The Intruder ©Christopher Malcolm
Congratulations to Christopher Malcolm, one of three Best in Show winners of APA LA's Off the Clock 2021, juried by Rebecca Morse. Malcolm is an award-winning Los Angeles-based commercial photographer, director, and cinematographer with clients such as Nike, Lululemon, ASICS, and Verizon. His work has also appeared in Runner's World, Men's Journal, and Bicycling. He has won awards from a number of prestigious institutions, including PDN, APA, American Photography, IPA, and The Lucie Awards. He believes, "the primary role of an artist is to tell a story." During the pandemic, he spent time making self-portraits in a series entitled Quarantine Stories.
As a "people" photographer, how did it feel to turn the camera on yourself and be the subject? How long were you in lockdown before you came to the idea?
CM: Turning the camera on myself is oddly natural to me. Not, mind you, because I’ve ever had any illusions about being a “on-screen” personality myself. I am firmly a behind the scenes guy and very happy with that. But, over the years, I’ve ended up on camera enough as an actor or model to not be super uncomfortable on that side of things.
True, I usually am only in front of the camera for practice. Whatever “acting” I’ve done, if you can call it that, is largely aimed at making me a better filmmaker and photographer. It’s hard to know how to direct a subject if you don’t understand on a practical level what they are going through. So I’ve often thrown myself in front of the camera just to experience some of their discomfort as a way to make me better at speaking to my actual subjects when the time comes.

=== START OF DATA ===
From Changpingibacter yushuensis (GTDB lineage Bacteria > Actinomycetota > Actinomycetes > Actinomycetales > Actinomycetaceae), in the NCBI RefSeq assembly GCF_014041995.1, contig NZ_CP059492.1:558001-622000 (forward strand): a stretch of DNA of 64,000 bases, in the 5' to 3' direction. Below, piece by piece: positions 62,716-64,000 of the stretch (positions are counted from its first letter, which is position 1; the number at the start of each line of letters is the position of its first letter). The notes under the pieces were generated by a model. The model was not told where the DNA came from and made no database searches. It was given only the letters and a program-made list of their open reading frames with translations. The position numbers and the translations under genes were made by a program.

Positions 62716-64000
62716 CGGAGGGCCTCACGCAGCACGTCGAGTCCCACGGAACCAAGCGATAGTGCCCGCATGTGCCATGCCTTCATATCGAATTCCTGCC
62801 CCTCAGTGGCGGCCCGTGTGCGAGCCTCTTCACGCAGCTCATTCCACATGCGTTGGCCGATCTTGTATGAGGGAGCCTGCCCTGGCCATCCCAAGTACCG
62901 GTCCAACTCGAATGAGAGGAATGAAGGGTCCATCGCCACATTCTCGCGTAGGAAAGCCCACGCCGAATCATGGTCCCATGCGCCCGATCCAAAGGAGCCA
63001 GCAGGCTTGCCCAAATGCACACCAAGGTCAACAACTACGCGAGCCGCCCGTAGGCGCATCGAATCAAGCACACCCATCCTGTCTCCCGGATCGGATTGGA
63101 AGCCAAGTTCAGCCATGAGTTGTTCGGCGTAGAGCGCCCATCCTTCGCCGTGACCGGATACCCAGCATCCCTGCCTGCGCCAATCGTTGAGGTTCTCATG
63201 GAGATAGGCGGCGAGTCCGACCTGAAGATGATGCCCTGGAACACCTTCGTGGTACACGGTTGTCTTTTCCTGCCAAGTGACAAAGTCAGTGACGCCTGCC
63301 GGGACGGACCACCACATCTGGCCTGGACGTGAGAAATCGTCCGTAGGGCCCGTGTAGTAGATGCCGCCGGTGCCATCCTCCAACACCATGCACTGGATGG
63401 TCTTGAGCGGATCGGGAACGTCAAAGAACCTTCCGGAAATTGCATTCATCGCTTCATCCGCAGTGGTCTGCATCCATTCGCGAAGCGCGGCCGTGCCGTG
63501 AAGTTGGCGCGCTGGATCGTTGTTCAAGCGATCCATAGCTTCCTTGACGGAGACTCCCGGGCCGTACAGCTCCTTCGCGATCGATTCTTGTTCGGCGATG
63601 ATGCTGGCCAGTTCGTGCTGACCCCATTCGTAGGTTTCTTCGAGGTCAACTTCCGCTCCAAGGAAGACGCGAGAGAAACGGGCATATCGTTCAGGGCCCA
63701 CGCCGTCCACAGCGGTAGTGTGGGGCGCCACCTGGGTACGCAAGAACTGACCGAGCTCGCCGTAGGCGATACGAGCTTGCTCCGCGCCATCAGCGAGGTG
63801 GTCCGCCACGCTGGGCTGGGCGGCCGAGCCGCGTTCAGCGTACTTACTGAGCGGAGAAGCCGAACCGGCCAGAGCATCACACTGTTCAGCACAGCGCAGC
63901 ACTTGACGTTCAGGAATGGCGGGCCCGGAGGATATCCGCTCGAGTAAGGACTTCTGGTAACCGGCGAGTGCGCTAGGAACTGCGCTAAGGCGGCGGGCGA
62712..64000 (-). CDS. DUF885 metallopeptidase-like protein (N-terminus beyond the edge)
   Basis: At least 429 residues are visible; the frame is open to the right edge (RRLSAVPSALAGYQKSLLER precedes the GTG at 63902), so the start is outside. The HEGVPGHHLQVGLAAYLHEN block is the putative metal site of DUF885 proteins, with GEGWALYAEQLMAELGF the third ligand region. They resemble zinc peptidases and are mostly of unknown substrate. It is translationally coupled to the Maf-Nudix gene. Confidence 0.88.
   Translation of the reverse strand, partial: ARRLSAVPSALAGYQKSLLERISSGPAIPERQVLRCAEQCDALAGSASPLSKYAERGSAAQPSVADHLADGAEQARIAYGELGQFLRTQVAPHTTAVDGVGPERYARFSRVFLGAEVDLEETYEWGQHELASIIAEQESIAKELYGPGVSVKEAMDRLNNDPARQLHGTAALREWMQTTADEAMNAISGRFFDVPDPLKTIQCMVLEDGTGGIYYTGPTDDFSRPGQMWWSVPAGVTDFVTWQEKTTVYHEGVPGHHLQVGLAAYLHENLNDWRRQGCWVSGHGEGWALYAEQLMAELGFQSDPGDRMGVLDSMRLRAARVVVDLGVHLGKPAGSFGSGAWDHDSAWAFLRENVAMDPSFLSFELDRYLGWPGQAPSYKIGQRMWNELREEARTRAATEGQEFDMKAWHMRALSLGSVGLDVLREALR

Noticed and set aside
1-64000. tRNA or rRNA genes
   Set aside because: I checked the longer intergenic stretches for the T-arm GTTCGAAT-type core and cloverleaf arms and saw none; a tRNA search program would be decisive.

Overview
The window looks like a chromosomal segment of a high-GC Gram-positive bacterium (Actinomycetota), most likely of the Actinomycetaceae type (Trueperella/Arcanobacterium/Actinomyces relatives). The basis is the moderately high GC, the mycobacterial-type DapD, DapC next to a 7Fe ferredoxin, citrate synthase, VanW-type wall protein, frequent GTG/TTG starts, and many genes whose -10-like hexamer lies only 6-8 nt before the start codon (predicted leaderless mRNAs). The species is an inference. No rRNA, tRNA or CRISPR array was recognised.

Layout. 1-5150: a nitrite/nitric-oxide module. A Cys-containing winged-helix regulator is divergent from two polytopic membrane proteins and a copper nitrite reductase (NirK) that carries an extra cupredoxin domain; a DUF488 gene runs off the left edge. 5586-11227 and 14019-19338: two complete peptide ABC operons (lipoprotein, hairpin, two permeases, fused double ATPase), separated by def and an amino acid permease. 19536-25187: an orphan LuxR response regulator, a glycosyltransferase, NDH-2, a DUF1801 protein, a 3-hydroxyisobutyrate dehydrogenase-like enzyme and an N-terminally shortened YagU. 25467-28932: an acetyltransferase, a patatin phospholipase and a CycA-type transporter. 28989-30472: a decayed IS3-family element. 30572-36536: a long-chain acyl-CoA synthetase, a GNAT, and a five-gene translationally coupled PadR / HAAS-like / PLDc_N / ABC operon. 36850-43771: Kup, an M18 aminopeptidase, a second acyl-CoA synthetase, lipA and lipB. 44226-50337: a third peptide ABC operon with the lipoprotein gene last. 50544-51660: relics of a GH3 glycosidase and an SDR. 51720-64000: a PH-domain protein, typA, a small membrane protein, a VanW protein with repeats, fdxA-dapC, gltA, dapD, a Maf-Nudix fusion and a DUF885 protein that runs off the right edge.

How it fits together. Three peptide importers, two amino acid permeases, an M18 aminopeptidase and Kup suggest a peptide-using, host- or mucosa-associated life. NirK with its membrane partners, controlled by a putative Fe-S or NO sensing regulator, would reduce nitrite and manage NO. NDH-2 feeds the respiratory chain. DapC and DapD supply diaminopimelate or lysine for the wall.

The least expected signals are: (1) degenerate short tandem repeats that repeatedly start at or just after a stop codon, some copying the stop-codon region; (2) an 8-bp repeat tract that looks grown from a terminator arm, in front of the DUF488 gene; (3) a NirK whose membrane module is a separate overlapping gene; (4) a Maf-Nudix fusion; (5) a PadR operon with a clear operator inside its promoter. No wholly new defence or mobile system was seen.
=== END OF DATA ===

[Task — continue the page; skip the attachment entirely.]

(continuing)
Also, as someone who considers lighting the main weapon of a photographer, I have a regular routine of doing lighting practice for a least an hour or so every day. Because I am a “people photographer” and I live alone, there is often little choice but to step in front of the camera during practice sessions. At the beginning of quarantine where it seemed as though we all might very well live the rest of our lives inside our houses, I had very little choice but to serve as my own model. If I go more than two weeks without creating something, I tend to get a bit depressed. So, it didn’t take long before the concept for the project came to me. It did, however, end up lasting much longer than I had planned as the pandemic continued on and on.
Self Portrait ©Christopher Malcolm
Did you feel awkward in front of the camera, or did you know exactly where you were going with Quarantine Stories?